Co-authored by Jessica Sorah.
On 4 June 2020 Tottenham Hotspurs Stadium Ltd (THS) announced that it had issued £175 million of commercial paper under the Bank of England’s Covid Corporate Financing Facility (CCFF). THS advised in its press statement that the funds made available to it under the CCFF would be used for working capital purposes only and not player acquisitions. The significance of THS’ announcement is that it confirms that the CCFF can be used by football and other sports businesses.
The CCFF is intended to provide short-term liquidity funding to large companies who can demonstrate that they were in sound financial health prior to the economic “shock” arising from the COVID-19 pandemic. The minimum size of an individual security that the Bank of England will purchase from an individual participant under the scheme is £1 million nominal. To qualify for the scheme, applicants need to:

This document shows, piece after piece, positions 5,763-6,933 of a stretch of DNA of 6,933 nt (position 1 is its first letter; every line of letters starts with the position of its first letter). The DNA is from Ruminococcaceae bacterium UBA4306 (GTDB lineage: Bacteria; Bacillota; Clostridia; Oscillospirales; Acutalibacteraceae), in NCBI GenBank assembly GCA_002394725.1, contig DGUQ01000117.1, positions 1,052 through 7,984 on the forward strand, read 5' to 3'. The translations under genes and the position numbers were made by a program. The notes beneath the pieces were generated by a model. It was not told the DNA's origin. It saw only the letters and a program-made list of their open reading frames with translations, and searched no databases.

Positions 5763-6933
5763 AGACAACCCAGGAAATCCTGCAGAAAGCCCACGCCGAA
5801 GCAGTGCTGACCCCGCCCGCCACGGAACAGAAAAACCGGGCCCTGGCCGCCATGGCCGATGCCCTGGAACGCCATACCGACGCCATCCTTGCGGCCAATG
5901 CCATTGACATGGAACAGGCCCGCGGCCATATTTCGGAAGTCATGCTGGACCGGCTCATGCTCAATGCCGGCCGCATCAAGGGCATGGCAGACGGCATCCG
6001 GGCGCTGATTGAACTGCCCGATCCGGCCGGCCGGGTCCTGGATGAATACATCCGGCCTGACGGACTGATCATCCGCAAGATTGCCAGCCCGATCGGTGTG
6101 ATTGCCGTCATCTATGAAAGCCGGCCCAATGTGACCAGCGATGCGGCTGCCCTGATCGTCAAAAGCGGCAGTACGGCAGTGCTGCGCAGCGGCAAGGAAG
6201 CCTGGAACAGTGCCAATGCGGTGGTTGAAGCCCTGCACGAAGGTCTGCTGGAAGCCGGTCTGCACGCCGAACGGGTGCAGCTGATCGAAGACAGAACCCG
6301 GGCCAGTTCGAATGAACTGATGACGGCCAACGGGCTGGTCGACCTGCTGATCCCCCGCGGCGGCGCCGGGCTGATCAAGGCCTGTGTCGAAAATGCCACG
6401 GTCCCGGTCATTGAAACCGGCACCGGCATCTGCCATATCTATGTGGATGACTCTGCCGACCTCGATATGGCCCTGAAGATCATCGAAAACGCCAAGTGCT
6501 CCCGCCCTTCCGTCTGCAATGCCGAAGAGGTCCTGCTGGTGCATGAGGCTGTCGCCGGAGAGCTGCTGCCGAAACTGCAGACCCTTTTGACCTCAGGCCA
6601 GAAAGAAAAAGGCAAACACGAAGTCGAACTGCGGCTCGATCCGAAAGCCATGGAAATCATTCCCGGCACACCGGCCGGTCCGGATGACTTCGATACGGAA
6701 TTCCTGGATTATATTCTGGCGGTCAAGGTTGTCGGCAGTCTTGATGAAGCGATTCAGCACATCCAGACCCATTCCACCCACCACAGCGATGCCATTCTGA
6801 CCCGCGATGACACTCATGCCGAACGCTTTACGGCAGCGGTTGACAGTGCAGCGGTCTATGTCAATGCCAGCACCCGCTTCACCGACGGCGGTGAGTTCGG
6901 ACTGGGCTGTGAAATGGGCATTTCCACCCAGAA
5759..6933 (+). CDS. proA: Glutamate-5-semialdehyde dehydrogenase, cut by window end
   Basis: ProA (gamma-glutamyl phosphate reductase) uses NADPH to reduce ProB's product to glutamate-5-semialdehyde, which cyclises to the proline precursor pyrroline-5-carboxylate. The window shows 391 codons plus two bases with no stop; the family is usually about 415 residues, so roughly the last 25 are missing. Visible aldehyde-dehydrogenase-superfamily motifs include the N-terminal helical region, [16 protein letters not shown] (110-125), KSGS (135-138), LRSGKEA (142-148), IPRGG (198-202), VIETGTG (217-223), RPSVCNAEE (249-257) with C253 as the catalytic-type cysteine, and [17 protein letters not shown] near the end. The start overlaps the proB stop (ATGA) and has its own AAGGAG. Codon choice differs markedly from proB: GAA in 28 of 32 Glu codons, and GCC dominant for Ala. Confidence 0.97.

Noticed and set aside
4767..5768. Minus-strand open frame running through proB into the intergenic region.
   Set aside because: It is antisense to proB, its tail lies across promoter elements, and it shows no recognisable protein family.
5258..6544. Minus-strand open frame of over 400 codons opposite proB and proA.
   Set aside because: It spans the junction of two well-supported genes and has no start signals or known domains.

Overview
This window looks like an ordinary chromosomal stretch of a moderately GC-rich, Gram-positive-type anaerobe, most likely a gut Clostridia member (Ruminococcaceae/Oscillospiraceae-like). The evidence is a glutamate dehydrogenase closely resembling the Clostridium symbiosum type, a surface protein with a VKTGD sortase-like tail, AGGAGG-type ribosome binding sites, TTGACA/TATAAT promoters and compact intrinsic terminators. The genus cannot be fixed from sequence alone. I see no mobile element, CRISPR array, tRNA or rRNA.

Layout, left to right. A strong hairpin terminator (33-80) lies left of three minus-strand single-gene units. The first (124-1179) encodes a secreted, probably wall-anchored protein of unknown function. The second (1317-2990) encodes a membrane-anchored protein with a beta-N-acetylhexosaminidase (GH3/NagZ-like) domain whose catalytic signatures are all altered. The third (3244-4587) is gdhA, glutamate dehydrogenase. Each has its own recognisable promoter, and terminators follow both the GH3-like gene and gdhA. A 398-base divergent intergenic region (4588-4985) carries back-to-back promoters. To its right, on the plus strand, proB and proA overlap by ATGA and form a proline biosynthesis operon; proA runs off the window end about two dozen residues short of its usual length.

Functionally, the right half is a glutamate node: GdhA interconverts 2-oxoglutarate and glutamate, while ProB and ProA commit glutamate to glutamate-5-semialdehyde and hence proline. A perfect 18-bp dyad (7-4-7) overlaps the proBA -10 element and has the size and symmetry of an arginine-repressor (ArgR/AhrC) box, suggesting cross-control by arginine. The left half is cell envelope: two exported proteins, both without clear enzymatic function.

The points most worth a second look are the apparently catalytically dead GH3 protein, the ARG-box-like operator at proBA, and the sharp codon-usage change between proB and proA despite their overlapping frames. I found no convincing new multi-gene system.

- Make a material UK contribution
- Be investment grade rated by a credit rating agency (or equivalent) as at 1 March 2020
- Not be PRA or FCA regulated
- Not be a public undertaking
There is also no requirement for applications to have previously issued commercial paper. Companies that do not have a public investment grade rating may alternatively demonstrate that they are equivalent to investment grade using either banks’ internal ratings of corporates to assess credit status or obtaining a private credit assessment from the credit rating agencies. The use of a private credit assessment from the credit rating agencies is generally viewed as less attractive due to the time and expense involved of obtaining a formal credit rating. In the case of THS, it is not a rated company and so it is likely that it would have satisfied the criteria for the CCFF on the basis of internal ratings provided by banks.
As at 16 June, approximately 60 businesses had outstanding commercial paper held by the CCFF with THS being the only sports related business currently recorded as obtaining funding under the scheme.